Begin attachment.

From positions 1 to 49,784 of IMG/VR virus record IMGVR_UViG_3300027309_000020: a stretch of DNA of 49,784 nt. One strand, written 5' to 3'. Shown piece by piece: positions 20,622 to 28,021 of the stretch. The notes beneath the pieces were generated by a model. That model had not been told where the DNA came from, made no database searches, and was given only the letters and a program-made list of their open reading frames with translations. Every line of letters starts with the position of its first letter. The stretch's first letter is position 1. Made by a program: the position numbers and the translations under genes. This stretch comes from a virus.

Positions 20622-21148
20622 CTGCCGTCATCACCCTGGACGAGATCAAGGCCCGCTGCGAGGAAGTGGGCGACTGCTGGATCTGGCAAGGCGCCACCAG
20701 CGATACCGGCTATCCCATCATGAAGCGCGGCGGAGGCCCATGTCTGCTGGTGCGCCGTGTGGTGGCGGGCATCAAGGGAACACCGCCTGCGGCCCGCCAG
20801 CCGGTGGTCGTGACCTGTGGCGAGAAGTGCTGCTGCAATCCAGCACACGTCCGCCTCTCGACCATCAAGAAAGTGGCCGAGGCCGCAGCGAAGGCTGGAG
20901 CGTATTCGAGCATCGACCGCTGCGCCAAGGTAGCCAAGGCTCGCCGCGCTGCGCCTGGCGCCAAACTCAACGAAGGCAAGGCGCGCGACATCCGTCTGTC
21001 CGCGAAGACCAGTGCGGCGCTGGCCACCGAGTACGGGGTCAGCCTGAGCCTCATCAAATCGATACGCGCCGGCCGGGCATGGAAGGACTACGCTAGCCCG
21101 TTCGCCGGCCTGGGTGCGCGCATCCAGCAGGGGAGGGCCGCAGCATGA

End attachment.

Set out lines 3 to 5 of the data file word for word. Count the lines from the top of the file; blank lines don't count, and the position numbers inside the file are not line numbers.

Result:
20622 CTGCCGTCATCACCCTGGACGAGATCAAGGCCCGCTGCGAGGAAGTGGGCGACTGCTGGATCTGGCAAGGCGCCACCAG
20701 CGATACCGGCTATCCCATCATGAAGCGCGGCGGAGGCCCATGTCTGCTGGTGCGCCGTGTGGTGGCGGGCATCAAGGGAACACCGCCTGCGGCCCGCCAG
20801 CCGGTGGTCGTGACCTGTGGCGAGAAGTGCTGCTGCAATCCAGCACACGTCCGCCTCTCGACCATCAAGAAAGTGGCCGAGGCCGCAGCGAAGGCTGGAG